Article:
Admissions Essays: Getting Started

Ann Crane & Nancy Westwood

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It is never too early to start thinking about the essays that are an essential piece for most college applications! Most applications require at least one general essay of up to 650 words. Many colleges require additional statements on topics related directly to the school or your choice of major.  Essays are a large piece in the puzzle for the holistic review of applications. They are also a terrific opportunity to showcase details about you that might not appear elsewhere in your application.  The two largest common application sites for Texas students, Apply Texas and the Common App (2019-2020 prompts), typically release essay prompts for the upcoming class of students in January.  The general prompts do not change significantly from year to year. Essays can seem overwhelming and intimidating.  Often, the largest hurdle is just getting started. Here are our top five tips:

  1. Read all the prompts carefully and think about which one resonates with you most. Your parents should not select the prompt for you. Select one that excites you! There is nothing worse than spending hours drafting and redrafting an essay on a topic that isn’t meaningful enough to you. This is your chance to write about something that was significant and influential in your life to date.
  2. Be authentic. Write from your heart and make it personal. You will drive yourself nuts trying to select a topic that you *think* will impress admissions officers. Write what speaks to you, not what you think they want to hear. An inauthentic essay can come off as stale and passionless. Similarly, when a parent writes it for you, it can be obvious. Be sure to describe your experience and talk about how it shaped you and how it ties to your future plans. Try not to make it a play by play, e.g. first this happened and then this happened, etc.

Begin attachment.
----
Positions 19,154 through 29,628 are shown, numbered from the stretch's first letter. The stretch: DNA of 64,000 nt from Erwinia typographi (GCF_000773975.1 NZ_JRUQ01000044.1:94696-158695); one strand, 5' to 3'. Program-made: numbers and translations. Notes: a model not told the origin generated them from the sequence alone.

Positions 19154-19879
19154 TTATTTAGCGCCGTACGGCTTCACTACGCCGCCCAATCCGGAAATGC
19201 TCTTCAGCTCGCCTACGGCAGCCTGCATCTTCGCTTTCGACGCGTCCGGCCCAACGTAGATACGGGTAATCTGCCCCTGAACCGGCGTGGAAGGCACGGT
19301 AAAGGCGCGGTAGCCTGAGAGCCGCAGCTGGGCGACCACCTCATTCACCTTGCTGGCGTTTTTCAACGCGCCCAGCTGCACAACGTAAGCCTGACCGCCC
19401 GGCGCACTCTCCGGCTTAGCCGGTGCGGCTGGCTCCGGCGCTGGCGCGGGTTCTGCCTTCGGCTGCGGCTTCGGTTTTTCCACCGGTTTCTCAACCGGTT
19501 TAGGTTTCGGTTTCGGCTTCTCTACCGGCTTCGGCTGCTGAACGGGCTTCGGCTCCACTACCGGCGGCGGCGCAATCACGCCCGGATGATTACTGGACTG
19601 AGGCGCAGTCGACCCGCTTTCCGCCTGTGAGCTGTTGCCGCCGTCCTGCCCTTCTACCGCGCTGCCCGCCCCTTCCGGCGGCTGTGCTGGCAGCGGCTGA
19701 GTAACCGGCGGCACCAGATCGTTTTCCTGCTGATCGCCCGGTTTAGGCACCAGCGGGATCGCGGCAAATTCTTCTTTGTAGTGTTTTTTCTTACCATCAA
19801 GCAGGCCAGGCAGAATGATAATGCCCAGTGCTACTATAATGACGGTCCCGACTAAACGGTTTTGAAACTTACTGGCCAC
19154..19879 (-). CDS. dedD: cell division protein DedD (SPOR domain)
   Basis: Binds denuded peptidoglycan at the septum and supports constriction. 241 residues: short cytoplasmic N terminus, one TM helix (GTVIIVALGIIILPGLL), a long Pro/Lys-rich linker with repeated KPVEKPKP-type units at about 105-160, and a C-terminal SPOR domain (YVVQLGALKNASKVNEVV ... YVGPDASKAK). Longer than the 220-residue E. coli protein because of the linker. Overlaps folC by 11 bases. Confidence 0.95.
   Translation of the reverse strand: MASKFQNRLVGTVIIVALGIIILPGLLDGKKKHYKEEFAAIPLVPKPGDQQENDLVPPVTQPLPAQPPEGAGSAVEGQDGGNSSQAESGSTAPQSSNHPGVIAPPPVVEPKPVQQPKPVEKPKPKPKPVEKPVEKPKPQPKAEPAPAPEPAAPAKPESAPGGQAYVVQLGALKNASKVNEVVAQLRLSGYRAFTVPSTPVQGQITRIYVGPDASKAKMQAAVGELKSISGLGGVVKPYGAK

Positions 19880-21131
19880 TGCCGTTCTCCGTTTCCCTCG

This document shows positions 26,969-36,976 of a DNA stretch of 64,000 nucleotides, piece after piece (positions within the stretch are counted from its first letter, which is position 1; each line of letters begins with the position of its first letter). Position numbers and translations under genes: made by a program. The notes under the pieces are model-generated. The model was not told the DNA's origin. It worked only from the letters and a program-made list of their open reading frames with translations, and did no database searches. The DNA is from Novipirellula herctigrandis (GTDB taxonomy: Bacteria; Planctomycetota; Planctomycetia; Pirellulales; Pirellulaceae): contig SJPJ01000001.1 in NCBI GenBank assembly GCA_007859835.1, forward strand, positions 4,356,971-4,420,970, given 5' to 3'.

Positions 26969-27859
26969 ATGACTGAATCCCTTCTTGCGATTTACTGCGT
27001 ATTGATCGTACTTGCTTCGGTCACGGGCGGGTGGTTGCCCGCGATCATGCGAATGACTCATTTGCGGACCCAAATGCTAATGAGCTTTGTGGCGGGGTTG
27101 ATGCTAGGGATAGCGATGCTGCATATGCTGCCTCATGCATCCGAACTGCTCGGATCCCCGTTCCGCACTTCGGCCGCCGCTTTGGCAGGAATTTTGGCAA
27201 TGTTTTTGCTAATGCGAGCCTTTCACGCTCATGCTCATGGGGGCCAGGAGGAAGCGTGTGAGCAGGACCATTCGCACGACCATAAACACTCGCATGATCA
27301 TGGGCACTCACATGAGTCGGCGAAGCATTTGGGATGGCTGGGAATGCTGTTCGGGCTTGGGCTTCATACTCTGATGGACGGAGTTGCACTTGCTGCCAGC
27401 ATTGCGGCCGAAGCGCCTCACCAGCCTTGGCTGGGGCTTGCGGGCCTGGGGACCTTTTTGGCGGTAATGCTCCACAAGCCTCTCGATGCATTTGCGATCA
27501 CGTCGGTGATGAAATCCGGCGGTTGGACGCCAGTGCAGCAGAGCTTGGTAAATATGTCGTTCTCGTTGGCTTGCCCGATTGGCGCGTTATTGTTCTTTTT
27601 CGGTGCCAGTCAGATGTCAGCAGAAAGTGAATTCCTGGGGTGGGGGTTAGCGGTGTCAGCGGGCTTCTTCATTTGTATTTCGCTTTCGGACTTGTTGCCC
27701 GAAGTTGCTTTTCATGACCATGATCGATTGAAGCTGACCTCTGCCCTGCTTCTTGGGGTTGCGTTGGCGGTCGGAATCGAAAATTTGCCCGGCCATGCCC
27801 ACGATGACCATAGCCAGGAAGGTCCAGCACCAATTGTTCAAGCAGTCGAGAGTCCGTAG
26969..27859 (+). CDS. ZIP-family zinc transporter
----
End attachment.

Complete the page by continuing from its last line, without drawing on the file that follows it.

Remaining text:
3. Start the process early. All juniors should go look at the prompts some time in this new semester. You don’t have to take pen to paper at this point but it is an excellent time to reflect on your experiences and passions. This reflection can lend to picking the perfect prompt for you. Begin writing the essay during your senior summer. Expect that it will take several drafts to get it right.
  4. Take a fresh look at your topic. The best way to make your essay stand out is to take a small piece of an overall experience that resonates and reflect on that. Rather than trying to cover the entire span of a weeklong mission trip or long term struggle with a class, focus on a single event that stood out as a highlight. Describe how that pivotal moment or event shaped you in a broader context.
  5. Don’t forget your supplemental essays. Many schools ask for statements beyond the required general essay. We highly recommend taking the opportunity to write every essay a school asks of you! Many of these ask why you are interested in that particular school or program. Be as specific as possible. Do your research and look for targeted examples that go beyond the ‘you have a beautiful campus’ commentary. Reflect on the school’s specific programs, unique setting, opportunities for undergraduate research, or a specific course that stands out to you and your path.
  6. Ask for help editing. It is always good to have at least one more set of eyes look at your essays before you hit send. If you have a friend or teacher who can fill that role, politely approach and ask for help. Be sure to do this well before the deadline.  Seek help not just with grammar but the essay content itself. Editing someone’s essay can be a time-consuming job. Be sure to follow up with a heartfelt thank you.

If you have additional questions on college essays or the application process, the KHS College Room is here for you. We are open every day at One-Lunch in room 4405.

Ann Crane & Nancy Westwood, KHS College Room Coordinators

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